University officials say the program would make UI the first Illinois public university to offer such a benefit if it's approved at a trustees meeting in Urbana tomorrow.
They estimate that 80 to 100 people employed at the three UI campuses would take advantage of the benefit. They also estimate it will cost $320,000 to $400,000, with the money to come from within the university's operating budget.
The proposal calls for the university to reimburse the employee the difference between the cost of medical coverage for the employee's domestic partner and what the employee would pay for dependent coverage under the State of Illinois' medical plan, a proposal that officials say would make UI the first public university in the state to offer such a benefit.
The request, originally made last November, will be made Thursday during the trustees' summer meeting in Urbana. The board also will be asked to approve $16 million in construction contracts to begin moving the historic South Farms at Urbana-Champaign, a process that could take several years.
Seven other Big Ten universities, including Northwestern, offer a same-sex domestic partner health benefit program, but Illinois would be the first public university in the state to do so, said university spokesman Tom Hardy.
Northwestern is one of seven private colleges and universities in Illinois that offer the benefit, according to the Human Rights Campaign, an organization that tracks gay and lesbian issues.
University officials estimate that 80 to 100 people employed at the campuses in Chicago, Springfield and Urbana-Champaign will take advantage of the benefit if it's offered. They estimate it will cost $320,000 to $400,000 a year, with the money to come from within the university's operating budget, and it could be in place by September.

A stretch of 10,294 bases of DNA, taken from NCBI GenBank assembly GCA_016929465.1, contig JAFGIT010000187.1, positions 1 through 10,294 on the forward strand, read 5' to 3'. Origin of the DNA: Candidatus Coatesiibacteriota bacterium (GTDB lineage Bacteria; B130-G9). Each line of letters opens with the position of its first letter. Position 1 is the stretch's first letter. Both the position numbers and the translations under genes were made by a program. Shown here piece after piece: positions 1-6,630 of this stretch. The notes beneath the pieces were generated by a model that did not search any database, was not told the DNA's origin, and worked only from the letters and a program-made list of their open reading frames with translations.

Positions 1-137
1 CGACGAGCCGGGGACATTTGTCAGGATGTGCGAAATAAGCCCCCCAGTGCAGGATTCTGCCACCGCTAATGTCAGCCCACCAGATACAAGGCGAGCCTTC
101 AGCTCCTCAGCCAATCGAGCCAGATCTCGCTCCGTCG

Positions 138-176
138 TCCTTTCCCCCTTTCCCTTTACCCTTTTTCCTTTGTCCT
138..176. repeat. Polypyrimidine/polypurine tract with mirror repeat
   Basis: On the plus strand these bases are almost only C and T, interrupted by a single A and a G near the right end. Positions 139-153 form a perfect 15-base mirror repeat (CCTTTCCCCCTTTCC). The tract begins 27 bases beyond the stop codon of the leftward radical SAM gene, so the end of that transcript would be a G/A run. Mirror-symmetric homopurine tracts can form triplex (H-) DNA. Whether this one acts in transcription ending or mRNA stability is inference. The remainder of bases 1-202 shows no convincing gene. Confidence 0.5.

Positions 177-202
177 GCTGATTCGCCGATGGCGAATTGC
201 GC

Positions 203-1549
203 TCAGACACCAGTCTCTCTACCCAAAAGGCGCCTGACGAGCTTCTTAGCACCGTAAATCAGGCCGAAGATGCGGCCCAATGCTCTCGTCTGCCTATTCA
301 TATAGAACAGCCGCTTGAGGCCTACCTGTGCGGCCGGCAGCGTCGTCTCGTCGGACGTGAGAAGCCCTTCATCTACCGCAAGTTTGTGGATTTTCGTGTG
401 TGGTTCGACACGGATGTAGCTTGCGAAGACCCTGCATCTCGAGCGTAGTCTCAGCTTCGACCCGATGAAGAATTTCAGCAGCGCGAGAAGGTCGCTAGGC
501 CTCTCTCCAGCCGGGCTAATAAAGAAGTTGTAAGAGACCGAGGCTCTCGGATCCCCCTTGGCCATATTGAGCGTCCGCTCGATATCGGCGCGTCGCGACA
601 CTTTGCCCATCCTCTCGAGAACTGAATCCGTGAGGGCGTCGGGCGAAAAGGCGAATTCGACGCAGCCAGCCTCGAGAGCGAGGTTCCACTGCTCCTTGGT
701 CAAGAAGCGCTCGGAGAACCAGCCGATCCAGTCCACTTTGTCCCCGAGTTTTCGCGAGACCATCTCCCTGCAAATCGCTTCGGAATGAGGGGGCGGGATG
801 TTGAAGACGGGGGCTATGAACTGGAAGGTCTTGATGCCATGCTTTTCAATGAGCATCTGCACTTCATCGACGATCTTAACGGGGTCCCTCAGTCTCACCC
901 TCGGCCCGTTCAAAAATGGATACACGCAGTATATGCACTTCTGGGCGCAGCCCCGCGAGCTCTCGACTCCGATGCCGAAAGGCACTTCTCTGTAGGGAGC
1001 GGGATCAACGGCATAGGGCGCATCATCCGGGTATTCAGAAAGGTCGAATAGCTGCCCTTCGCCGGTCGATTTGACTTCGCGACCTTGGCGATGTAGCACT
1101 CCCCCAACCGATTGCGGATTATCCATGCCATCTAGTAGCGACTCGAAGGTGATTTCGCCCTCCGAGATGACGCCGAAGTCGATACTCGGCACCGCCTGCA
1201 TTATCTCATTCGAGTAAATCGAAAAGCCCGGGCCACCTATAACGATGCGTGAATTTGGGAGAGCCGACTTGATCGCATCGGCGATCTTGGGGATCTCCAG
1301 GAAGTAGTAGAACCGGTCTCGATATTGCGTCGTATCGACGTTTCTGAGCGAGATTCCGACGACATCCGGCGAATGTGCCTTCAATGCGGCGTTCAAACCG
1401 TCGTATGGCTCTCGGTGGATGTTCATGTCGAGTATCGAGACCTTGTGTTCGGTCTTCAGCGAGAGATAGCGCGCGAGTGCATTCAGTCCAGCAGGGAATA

The proposal calls for the university to reimburse an employee the difference between the cost of medical coverage for their same-sex domestic partner and what the employee would pay for dependent coverage under the state medical plan.
The proposal originated within the faculty at the Chicago campus and was endorsed by faculty senates at the other two campuses, said Robert K. Todd, the university's associate vice president for administration and human resources.
"I think when you look at universities in the Big Ten and around the country, this kind of program is becoming pretty standard stuff,'' Todd said. "I think it's something you need to do in a sense of fairness and you need to do it in terms of competitiveness with other universities.''
The proposal was tabled last November because board members wanted to see if the Legislature would enact a same-sex domestic partner plan within the state's benefit system this spring, Todd said.
The century-old South Farms will be moved to land farther south of the Urbana-Champaign campus to make way for an expanded university research park and other uses.
The first phase has a total budget of $25 million and could begin as soon as next month and will involve moving the beef and sheep complex now located just south of Assembly Hall, said Steve Schomberg, the vice chancellor for public engagement and institutional relations.
New beef and sheep barns, offices and waste-handling tanks will be built on the new site, about two miles south of the current location, and the old buildings will be demolished, Schomberg said.
The work is expected to be finished by September 2004, but is only part of a relocation project for the whole farm that could take several years, he said.
``We don't have a hard timeline,'' Schomberg said. "These are major moves, because you're moving science. It takes time and it has to be done on a schedule that fits in with the science of the college.''
Money for the relocation comes from the sale of bonds.